CATALANS Dragons coach Kevin Walters admits Leeds made the logical decision in selecting his side as their Super League semi-final opponents.
Leeds, who got the unique chance to select their opponents as part of a revamped play-off system, opted to play Catalans, who only secured the eighth and final play-off spot by winning at St Helens in the last match of the regular season.
The Leeds-Catalans tie will take place at Headingley on Friday, while Wigan will take on arch rivals St Helens in a mouth-watering derby at Knowsley Road 24 hours later.
The Dragons have won just two of nine previous meetings with Leeds and have conceded 192 points on their four visits to Headingley, but they have hit form at the right time of the year with consecutive away wins over Saints, Wakefield and Huddersfield.
Walters, pictured, said: "I think Leeds made the logical decision. If there had been no clubcall, we were lowest ranked winner so the two would have played each other.
"Headingley hasn’t been a happy hunting ground for the Dragons but that’s to be expected, they’ve been champions for the last two years.
"There’s not a tougher away game to go to, particularly with the pressure involved of the semi-finals, but we’re happy to be invited to the game."
The decision was made jointly by Rhinos coach Brian McClennan and chief executive Gary Hetherington, who made the announcement at a televised press conference at Headingley.
"It was difficult because they’re both in such good form," said McClennan, whose side are aiming to complete a first-ever hat-trick of Super League titles. "I thought the way Catalans beat Huddersfield the other night was very impressive.
"We liked the idea of playing the lowest-ranked team that qualified and that was the starting point.
"But, when you’re in this position, you use it wisely and, if injuries or suspensions had come out of last night’s match, we might have used it differently."
Catalans must make a fourth successive trip to England and McClennan admitted he had taken into account the travelling involved for the visitors.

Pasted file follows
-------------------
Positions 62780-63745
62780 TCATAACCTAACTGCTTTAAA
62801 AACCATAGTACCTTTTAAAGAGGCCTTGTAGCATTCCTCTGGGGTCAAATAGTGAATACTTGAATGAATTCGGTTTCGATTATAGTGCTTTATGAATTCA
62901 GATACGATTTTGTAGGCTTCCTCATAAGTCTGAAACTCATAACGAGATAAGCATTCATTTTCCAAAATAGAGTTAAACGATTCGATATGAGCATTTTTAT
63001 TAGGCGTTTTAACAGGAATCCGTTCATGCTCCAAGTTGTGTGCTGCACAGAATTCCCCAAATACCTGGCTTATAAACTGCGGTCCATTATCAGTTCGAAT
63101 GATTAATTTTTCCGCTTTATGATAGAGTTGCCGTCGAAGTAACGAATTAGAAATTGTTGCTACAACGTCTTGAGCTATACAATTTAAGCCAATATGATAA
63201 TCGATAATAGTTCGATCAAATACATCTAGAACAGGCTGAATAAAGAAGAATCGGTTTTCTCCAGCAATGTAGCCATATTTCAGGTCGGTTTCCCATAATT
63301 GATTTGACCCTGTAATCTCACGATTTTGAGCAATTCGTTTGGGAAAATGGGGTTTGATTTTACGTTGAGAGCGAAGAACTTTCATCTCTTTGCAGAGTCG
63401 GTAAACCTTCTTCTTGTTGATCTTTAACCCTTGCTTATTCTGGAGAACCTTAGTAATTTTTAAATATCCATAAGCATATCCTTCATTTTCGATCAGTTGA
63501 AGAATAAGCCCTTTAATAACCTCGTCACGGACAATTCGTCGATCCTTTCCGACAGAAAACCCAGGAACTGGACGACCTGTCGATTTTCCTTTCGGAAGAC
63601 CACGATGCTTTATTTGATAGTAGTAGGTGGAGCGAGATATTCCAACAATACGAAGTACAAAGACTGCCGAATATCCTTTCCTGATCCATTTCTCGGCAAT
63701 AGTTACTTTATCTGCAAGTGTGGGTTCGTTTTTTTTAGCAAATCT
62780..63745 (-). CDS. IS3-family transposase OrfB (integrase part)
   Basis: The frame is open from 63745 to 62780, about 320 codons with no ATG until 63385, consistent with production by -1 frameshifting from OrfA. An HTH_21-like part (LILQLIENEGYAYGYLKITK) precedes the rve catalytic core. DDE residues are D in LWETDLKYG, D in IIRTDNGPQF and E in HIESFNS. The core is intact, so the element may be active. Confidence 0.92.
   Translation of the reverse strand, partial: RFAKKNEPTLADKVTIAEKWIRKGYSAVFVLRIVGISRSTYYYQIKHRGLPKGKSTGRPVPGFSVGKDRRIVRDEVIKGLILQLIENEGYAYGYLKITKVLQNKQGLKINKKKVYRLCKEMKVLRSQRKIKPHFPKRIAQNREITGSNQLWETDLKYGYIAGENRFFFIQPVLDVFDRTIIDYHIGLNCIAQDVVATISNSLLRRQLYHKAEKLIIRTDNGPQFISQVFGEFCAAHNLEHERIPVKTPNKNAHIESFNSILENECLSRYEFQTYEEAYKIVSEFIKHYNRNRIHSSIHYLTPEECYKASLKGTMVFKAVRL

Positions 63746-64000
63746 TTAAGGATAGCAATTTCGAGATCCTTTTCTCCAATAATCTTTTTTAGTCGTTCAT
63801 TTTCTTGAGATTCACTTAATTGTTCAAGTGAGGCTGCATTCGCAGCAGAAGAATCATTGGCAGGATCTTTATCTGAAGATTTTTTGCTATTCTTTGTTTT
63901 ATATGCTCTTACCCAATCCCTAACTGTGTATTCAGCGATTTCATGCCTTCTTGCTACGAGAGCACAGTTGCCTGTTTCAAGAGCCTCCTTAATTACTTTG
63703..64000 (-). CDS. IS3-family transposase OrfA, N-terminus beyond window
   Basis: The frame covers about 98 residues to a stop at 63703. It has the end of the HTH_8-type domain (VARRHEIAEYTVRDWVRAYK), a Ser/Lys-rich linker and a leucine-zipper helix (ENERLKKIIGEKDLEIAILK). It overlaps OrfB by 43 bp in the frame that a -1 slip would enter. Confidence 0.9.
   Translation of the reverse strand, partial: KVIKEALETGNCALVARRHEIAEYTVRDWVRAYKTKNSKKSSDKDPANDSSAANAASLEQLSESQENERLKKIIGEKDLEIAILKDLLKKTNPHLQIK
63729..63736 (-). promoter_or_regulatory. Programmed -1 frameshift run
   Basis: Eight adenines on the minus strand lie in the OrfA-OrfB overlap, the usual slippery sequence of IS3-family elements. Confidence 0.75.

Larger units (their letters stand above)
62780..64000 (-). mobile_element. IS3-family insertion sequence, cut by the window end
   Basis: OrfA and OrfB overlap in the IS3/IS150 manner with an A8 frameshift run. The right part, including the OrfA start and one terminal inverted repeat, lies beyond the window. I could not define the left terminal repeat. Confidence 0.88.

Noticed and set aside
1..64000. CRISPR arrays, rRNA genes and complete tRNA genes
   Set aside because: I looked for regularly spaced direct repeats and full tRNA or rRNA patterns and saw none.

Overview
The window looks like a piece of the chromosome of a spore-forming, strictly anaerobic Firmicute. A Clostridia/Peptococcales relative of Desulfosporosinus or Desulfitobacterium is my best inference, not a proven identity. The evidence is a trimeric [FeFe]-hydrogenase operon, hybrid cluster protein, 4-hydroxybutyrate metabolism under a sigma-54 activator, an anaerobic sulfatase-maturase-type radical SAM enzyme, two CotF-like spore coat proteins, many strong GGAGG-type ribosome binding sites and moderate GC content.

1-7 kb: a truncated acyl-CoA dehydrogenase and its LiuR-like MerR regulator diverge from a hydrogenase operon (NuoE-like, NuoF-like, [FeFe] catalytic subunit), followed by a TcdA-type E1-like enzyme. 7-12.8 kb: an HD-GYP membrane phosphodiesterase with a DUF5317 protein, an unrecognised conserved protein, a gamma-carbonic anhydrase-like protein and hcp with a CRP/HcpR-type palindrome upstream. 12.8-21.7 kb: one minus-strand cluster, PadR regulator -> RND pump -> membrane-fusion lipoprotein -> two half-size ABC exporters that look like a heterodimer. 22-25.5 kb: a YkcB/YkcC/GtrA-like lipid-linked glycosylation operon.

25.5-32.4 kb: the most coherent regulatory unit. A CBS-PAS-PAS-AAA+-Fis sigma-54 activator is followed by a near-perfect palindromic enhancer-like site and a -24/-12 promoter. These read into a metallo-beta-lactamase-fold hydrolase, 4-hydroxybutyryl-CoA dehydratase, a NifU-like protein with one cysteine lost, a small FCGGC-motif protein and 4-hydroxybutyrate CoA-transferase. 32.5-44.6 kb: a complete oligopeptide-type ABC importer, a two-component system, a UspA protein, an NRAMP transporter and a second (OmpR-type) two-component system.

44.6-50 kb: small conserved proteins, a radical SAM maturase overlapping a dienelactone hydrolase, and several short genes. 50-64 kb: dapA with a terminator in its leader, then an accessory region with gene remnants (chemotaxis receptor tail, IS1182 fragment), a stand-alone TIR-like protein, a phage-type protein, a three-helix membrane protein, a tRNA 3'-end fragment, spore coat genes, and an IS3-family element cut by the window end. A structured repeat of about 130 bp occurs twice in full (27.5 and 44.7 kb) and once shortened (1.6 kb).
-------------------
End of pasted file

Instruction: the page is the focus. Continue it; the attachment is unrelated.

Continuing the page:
"That was a factor," he said. "It is tough but they’re obviously doing it well. They’ve done it three weeks in a row now so they’ve got their travel situation sorted out now.
"They’re playing very good football. They’re in fine form. There’s a lot of experience there. If you look at all four teams left in the semi-finals, they’re all capable of beating each other."
Leeds captain Kevin Sinfield revealed the Rhinos players had been involved in the early discussions over their next opponents and admits he has some reservations.
"I’d like to see how it pans out," he said. "As a player, you want to know who you’re playing. That’s been the big thing for me. I’d have liked to have known last week.
"I can see the interest it’s created and the spotlight it’s given rugby league so anything that puts us in a good place I’m happy with.
"I’m fully behind Bluey and Gary in their pick. We spoke to Bluey last Monday and knew the process that had been taking place. I had a good idea turning up today who we were going to face because of that strategy.
"But you don’t know what the fall-out is going to be from the weekend, with injuries and suspensions."
Wigan coach Brian Noble would like to see the system amended in future so that the top club can choose their opponents from all the remaining teams.
"I would have been happy to have the three teams in there to pick from," he said.
St Helens chairman Eamon McManus, a fierce critic when the system was announced a year ago, admits he still has reservations.
"I’ve been a great supporter of results dictating fixtures," he said. "But I’m aware of the extra publicity that it has produced for the game and I will reserve my judgement for the end of the season.
"I wasn’t perturbed at not having to choose. All four teams are pretty near to each other in terms of standard and fitness and both games are very difficult to call.
"I would have liked to have seen a Wigan-Saints final. I may be biased but I think that is the biggest game in rugby league."